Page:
Heritage Gateways

Official Sesquicentennial K-12 Education Project
sponsored by the Utah State Board of Education, the BYU-Public School Partnership and the Utah Education Network

Brent C (B.C.) Moore Journals

July 16, 1997

Location: Henefer, Utah - Twenty miles from "This is the Place' State Park.

Summary: Castle Rock to Henefer -- coasting through Echo Canyon

Journal entry: Today has been a long day. We went 24 miles down Echo Canyon and then along the Weber river to the town of Henefer. Most of it was on hot asphalt in the hot summer sun.

Echo Canyon is beautiful. There are reddish rock cliffs that rise up above us on the north side. The south side of the canyon is more hilly. We walked on an old road that used to be the main highway through the canyon. Now, I-80 runs just across the railroad from us, and even with about 200 yards between us, people pull off the highway and stop to wave and take pictures. Truckers honk the horns on their rigs too, as they go by. Of course, we egg them on by doing that fake "tugging" thing when they come by.

At lunch, Amy was getting weary from the pace, and I was not interested in sitting around in the shadeless lunch area, so the two of us filled up our water bottle and began walking up the road. We met a bonnet-clad woman from Italy who couldn't speak English. Eventually, through broken English, Spanish, and sign language, we figured out that she was trying to meet up with the wagons, which were still 2 or 3 miles behind us. We helped her find a ride back and then we kept walking down the canyon.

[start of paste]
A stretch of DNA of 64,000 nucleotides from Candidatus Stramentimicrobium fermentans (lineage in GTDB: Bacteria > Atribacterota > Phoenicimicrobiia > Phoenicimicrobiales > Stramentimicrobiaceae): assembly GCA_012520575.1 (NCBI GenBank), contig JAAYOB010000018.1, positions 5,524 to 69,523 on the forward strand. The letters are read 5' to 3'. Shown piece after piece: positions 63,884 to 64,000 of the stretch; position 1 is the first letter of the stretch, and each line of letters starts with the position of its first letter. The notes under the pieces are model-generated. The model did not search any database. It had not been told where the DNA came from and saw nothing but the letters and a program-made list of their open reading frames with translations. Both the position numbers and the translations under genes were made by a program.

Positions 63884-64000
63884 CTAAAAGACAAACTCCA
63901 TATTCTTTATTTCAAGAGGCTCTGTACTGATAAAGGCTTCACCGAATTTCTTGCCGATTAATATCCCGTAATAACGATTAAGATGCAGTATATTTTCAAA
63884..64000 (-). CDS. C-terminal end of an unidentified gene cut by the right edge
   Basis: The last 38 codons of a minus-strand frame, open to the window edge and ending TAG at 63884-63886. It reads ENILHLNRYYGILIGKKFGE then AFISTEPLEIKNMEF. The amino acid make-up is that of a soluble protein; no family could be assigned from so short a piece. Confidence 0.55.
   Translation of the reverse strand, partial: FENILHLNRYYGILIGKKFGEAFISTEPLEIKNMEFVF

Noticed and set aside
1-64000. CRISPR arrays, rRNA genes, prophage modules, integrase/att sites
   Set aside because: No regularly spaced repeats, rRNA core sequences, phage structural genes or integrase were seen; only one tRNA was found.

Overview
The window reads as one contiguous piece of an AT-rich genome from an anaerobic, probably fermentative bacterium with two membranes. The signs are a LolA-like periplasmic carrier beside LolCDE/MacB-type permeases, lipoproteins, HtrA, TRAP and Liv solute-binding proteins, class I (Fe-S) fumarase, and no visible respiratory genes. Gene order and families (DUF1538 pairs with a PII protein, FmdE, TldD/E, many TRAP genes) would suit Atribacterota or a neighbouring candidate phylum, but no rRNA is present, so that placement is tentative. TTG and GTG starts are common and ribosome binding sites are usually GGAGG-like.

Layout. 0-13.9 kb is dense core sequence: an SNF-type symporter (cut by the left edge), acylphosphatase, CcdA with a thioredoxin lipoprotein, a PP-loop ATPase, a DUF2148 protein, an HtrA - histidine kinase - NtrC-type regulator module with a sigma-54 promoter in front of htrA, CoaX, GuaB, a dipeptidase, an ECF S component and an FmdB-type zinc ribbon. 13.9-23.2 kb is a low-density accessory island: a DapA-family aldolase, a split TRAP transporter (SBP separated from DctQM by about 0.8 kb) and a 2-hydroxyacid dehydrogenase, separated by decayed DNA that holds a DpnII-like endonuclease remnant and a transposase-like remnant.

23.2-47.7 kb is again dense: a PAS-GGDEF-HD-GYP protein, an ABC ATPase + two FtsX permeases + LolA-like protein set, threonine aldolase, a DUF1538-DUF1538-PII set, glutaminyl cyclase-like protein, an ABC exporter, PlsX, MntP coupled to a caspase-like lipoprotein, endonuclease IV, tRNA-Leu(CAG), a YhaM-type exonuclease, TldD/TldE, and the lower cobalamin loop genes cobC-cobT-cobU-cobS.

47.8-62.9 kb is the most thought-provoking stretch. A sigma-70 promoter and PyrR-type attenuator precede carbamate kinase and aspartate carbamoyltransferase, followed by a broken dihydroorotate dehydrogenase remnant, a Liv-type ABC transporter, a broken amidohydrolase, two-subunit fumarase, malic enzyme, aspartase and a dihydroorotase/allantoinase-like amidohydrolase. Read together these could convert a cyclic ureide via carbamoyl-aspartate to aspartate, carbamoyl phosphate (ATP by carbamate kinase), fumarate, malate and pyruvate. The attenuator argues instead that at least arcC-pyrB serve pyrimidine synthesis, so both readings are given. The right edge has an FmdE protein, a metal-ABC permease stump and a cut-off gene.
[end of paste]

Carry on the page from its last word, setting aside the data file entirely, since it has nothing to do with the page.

The day kept getting hotter, especially on asphalt, and when we reached the very small town of Echo, I jumped into the irrigation ditch. It felt nice. Amy took off her apron and got it wet too. We talked to a few of the people lining the road, waiting for the wagons and handcarts to come by. In fact, we talked for almost a half hour, and the handcarts still hadn't appeared. So we left, continuing down the road to Henefer.

Even though we walked our own meandering pace, the handcarts never caught up. The gravel road we were on was sandwiched between the interstate highway and the rolling Weber River. Just as on I-80, many people on I-84 pulled over and shouted encouragement, honked, or waved. After a few breaks,we finally saw the handcart company approaching. They had been delayed for almost an hour near Echo, waiting for a support vehicle. We waited for them to catch up to us before the grand entrance into Henefer.

The whole town of Henefer was waiting for us. A week earlier, the mayor had declared a city-wide cleanup day. The town was pristine. The 2,000 residents plus another couple thousand people were lining the streets, cheering us in. We haven't had such a warm welcome since Fremont, Nebraska, our third day on the trail. Governor Leavitt is coming tonight to adress the masses and begin the celebration. Tomorrow is a day of rest in a beautiful, green valley. We have showers available in Coalville, and a grassy field to camp in. All is well.